The 53rd Session of the Human Rights Council
19th June – 14th July 2023
Item 1: Urgent debate to “discuss the alarming rise in premeditated and public acts of religious hatred as manifested by recurrent desecration of the Holy Quran in some European and other countries”
11th July 2023
By Juliet Wishner / GICJ
The ongoing deliberation between which to value more, freedom of expression or freedom of religion, was on full blast during the Urgent Debate to “discuss the alarming rise in premeditated and public acts of religious hatred as manifested by recurrent desecration of the Holy Quran in some European and other countries”, held by the HRC during the 32nd meeting of the 53rd session on the 11th of July 2023. This debate was brought up by the request of Pakistan on behalf of the Organization of Islamic Cooperation (OIC) who called for the adoption of the draft Resolution 53/23 on discrimination based on religion considering the recent acts of Quran burnings and other acts of Islamophobia.
The debate opened with the High Commissioner of Human Rights, Mr. Volker Türk, discussing the situation at hand. He noted that this debate is complex, for the right to freedom of speech must be protected alongside freedom of religion. Mr. Türk called for the active combatting of hate speech through following prior UN plans and resolutions that were put in place for situations like these, such as the Rabat Plan and the Istanbul Process.
Following Mr. Türk’s opening remarks, the Special Rapporteur on Freedom and Religion and Beliefs, Ms. Nazlia Ghanea, continued the conversation by reiterating her commitment to protecting religious minorities and combatting hate speech. Like the High Commissioner who spoke before her, Ms. Ghanea encouraged states to follow the existing plans that were agreed upon in previous years.
A variety of member states of the council spoke after, debating these ideas. Delegates representing the OIC reaffirmed their support for this resolution, condemning recent Quran burnings and emphasising the importance of freedom of religion. On the other hand, EU states noted that while protecting religious freedom and fighting religious hatred is extremely important, it ought to not come at the expense of free speech. A number of civil society organisations expressed their opinions surrounding the resolution. There were differing views on how to balance freedom of speech and freedom of religion, with some organisations advocating for the adoption of the resolution, and others fiercely opposing it.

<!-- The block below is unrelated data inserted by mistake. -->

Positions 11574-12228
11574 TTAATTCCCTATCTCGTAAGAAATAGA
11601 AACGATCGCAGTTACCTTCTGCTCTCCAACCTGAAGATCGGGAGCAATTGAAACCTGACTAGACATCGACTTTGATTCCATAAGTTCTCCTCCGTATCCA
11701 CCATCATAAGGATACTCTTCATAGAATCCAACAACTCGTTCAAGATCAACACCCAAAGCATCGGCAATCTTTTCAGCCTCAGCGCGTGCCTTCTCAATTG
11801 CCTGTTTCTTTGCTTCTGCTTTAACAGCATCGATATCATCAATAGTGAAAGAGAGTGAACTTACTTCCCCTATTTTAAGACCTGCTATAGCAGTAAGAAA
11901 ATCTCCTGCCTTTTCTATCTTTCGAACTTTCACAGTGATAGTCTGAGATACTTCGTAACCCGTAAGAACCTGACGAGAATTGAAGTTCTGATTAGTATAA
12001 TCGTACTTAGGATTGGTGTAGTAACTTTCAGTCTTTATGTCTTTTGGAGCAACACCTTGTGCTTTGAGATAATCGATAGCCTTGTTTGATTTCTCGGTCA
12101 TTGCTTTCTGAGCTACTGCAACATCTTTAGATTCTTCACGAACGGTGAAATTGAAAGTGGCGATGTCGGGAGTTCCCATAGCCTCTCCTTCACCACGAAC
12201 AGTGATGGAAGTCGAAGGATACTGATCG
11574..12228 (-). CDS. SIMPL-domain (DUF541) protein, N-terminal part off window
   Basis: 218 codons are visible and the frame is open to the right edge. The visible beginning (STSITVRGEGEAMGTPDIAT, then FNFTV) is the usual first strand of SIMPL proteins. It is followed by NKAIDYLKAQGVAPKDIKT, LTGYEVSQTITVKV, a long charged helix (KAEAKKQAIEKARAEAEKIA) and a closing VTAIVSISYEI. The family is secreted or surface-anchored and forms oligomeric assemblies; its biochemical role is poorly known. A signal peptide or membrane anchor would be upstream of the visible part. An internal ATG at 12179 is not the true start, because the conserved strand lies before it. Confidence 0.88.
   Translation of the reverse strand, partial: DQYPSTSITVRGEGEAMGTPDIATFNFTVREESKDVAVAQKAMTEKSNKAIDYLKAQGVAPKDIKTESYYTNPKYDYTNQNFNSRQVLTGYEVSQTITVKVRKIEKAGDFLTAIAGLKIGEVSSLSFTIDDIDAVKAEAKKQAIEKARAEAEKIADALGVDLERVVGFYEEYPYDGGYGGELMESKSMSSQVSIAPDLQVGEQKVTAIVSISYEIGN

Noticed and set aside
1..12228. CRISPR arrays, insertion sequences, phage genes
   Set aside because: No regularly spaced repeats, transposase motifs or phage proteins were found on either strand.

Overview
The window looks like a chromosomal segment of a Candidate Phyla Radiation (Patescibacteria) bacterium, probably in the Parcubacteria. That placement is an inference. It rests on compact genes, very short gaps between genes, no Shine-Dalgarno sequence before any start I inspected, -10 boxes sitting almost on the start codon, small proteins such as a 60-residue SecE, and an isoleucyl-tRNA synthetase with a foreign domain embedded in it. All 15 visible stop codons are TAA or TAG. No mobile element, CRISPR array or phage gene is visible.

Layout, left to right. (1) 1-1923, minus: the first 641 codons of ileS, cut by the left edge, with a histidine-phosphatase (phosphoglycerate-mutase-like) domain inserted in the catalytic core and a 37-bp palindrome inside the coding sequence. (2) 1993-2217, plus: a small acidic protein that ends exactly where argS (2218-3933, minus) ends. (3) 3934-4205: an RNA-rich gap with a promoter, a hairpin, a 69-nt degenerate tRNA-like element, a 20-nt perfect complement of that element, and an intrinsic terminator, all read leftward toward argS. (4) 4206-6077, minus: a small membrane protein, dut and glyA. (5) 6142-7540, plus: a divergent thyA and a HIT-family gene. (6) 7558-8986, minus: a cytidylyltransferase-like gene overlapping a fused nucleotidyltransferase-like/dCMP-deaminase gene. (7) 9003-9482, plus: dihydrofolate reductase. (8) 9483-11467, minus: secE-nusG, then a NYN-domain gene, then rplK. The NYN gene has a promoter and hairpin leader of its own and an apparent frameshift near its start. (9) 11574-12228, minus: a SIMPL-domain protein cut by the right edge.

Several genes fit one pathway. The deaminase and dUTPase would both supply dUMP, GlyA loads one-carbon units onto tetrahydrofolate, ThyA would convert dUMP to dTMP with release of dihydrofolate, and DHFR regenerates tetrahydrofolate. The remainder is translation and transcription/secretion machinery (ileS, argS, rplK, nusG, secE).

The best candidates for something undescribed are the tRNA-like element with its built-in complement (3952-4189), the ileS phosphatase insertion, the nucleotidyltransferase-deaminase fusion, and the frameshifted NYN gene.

GICJ in three joint oral statements during this debate, condemned the increase of Islamophobia around the world and denounced the complacency of governments that allow hate speech to flourish. GICJ encouraged States to prioritise education and intercultural dialogues to foster trust between diverse communities. Finally, GICJ implored the Council to put the 2019 UN Strategy and Plan of Action on hate speech into effect.
Ultimately, the vote on the draft Resolution represented the lack of consensus around this topic. Resolution 52/23 on countering religious hatred constituting incitement to discrimination, hostility, or violence was adopted by 28 votes in favour, with 7 States abstaining and 12 voting against it.
There has been a worldwide increase in hate crimes and acts of Islamophobia, specifically in Europe. This culminated with an Iraqi immigrant burning of the Quran book outside of a Stockholm Mosque on the 28th of June 2023. This day was also Eid al-Adha, a Muslim holy day. The Swedish authorities permitted this incident, citing it as freedom of speech. This event, along with other acts of religious hatred, prompted this debate.
Prior to these horrific acts of Islamophobia, the UN had built frameworks to address religious intolerance. The United Nations Commission on Human Rights adopted Resolution 1986/20, creating a “Special Rapporteur on Religious Intolerance”. In March 2011, HRC Resolution 16/18 was adopted, focusing on “combating intolerance, negative stereotyping and stigmatisation of, and discrimination, incitement to violence, and violence against persons based on religious beliefs”. It created the Istanbul Process, which is a series of inter-governmental meetings to promote the implementation of this resolution and create a diverse, inclusive forum to discuss how to best battle intolerance and hatred.